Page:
PV System Labeling
Inside this Article
Selecting appropriately matched components, determining correct wire sizes and overcurrent protection, and correctly installing all the equipment are critical elements of PV system design and installation that must pass inspection before the system can be turned over to the customer. The installer and inspectors are responsible for ensuring that a system meets the necessary codes and standards. One area that is most often overlooked and misunderstood is compliant labeling, which is required for any new system or any existing system that is being upgraded.
Either as a conscious decision or through a failure to understand current codes and standards, some installers omit necessary labeling. Some code officials are not aware of the labeling standards that they need to enforce for PV systems, so inadequate labeling goes unnoticed. Many jurisdictions have their own set of standards that they enforce, but these may be contrary to OSHA standards. It is no wonder that the PV industry as a whole is confused about what needs to be labeled and how.
The Origins of PV System Labeling
It is unknown exactly when the labeling of PV systems started, but what is important is that someone realized the value in doing so. There were few, if any, labeling requirements in the mid-1970s and early-1980s, when renewable energy systems started making their way onto the rooftops of residences across America. At that time, there were no easy methods to design and manufacture labels other than through a local trophy shop. Engraved labels became the norm for the industry.
The 1984 edition of the National Electrical Code was the first version of the Code to address solar electric systems. Labeling became part of the Code and, through subsequent revisions, grew to become an integral part of Article 690. Even though the NEC has gone through multiple editions since 1984, the common use of engraved labels has not changed.
Many installers and code officials recognize only engraved plastics, which typically employ white characters on a red plastic background, as the standard to follow. However, the designs and materials needed to comply with new regulations have changed. “Common Residential PV System Code Violations” (Dec/Jan, 2010, SolarPro magazine) lists labeling as one of the main areas of concern.
Labels protect workers and the general public by informing them about the hazards and characteristics of a PV system. Safety is paramount, and it is the most important aspect of labeling. A worker can become complacent and make a simple mistake that can cause a life-changing event. Labels provide the last line of defense in protecting a worker by offering a reminder at the hazard. PV systems have unique characteristics that must be accounted for. Labeling is a simple but effective tool to identify a hazard at the point of origin.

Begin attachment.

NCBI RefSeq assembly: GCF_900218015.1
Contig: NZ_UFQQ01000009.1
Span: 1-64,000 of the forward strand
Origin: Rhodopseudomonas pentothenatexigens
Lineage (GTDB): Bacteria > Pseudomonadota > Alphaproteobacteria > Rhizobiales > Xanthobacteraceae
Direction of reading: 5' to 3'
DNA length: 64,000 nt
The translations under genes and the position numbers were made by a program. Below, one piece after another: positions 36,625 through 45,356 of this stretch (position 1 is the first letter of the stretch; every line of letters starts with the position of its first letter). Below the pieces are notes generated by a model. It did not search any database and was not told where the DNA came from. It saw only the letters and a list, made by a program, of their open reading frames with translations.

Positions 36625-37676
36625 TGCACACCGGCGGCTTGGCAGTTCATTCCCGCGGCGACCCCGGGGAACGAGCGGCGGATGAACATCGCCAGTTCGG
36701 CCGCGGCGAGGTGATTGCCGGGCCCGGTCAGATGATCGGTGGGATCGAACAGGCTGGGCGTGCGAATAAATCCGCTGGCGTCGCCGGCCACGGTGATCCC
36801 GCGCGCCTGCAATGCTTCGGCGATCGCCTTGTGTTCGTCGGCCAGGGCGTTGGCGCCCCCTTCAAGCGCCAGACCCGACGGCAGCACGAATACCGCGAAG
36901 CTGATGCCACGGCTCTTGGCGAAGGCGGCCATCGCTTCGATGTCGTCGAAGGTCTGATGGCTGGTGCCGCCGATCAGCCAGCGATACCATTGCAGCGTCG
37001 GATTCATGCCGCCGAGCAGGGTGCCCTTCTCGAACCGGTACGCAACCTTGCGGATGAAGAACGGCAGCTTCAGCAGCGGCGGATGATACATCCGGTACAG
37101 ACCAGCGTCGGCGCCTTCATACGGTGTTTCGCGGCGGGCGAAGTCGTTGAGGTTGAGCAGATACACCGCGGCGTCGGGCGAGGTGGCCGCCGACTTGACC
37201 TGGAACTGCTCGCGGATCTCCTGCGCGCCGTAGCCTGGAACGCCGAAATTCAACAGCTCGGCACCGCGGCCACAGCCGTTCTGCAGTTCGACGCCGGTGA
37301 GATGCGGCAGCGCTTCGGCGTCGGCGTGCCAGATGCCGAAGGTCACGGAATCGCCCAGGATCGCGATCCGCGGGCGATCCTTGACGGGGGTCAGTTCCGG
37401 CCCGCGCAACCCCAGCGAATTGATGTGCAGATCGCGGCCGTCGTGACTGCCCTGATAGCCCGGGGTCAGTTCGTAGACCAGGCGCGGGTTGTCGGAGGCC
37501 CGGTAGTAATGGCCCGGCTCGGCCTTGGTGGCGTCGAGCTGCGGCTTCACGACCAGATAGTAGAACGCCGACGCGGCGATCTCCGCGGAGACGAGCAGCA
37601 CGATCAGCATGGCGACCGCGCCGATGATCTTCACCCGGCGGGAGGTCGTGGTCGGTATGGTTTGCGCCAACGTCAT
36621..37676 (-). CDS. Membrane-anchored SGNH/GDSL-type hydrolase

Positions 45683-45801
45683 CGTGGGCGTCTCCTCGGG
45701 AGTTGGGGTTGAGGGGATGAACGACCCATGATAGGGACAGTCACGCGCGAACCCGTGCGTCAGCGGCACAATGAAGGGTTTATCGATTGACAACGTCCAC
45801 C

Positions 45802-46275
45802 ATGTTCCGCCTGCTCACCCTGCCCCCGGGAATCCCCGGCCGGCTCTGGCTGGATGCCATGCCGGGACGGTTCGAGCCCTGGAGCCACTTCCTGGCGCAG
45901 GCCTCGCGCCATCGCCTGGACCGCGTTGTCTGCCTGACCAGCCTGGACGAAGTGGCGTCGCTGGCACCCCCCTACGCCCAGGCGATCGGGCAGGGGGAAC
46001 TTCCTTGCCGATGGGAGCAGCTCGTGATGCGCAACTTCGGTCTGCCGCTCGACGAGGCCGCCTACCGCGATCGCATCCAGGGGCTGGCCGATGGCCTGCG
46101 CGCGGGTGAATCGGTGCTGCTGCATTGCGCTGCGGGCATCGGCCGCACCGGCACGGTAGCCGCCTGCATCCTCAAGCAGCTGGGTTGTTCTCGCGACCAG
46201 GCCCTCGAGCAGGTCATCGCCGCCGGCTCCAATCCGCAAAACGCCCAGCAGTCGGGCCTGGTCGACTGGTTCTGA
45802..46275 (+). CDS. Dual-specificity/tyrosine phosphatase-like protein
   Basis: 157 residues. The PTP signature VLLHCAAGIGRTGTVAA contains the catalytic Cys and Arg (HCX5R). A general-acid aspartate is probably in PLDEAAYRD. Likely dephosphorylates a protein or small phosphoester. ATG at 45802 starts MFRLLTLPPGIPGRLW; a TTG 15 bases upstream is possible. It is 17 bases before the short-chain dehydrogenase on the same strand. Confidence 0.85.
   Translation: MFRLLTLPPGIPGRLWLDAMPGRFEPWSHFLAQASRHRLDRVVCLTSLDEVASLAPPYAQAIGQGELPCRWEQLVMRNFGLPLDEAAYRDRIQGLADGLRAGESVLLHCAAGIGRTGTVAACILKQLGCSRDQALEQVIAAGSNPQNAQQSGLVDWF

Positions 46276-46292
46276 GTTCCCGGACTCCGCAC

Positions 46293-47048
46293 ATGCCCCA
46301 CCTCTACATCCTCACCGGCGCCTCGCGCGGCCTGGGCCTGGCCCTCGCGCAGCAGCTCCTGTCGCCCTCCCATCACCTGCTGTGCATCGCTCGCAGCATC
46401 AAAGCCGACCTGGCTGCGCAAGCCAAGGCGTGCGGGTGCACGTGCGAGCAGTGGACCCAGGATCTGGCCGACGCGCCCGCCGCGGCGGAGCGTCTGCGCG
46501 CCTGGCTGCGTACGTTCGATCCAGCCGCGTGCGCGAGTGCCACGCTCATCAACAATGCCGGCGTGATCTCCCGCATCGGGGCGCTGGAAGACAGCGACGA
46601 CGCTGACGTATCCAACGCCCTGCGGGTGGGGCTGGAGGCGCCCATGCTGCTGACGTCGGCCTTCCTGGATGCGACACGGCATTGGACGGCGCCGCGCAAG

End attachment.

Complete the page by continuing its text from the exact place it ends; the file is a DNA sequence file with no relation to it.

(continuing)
Labels provide critical information about operational parameters or about special operating characteristics. They identify components and subcomponents. A label is an essential communication tool that speaks both textually and graphically. Graphics are an essential element of effective labeling because they cross multicultural and educational boundaries. Pictograms are recognizable where words may not be understood. Label formatting—with vivid colors, safety alert or attention symbols, and bolded signal words— make safety labels easily recognizable.
Most PV installers are familiar with the labeling requirements of NEC Article 690, but many installers, designers and owner/operators are not familiar with the requirements of OSHA Standard 1910.145, “Specifications for Accident Prevention Signs and Tags,” and it is often overlooked. The American National Standards Institute (ANSI) Z535 Series improved on the OSHA standard by changing old designs to modern ones that more accurately reflect potential hazards, suggest actions to avoid these hazards and give consequences for ignoring the intended message.
All labeling is mandatory and is meant to warn of electrical hazards associated with PV system installation and operation. NEC sections that mention labeling or marking require information that identifies system operational characteristics, directs personnel to component locations essential to worker protection and acts as a reminder to the nuances associated with photovoltaic systems. OSHA Standard 1910.145 applies just as other OSHA standards do and is as important as standards required for electrical work or for using fall protection when installing a PV system.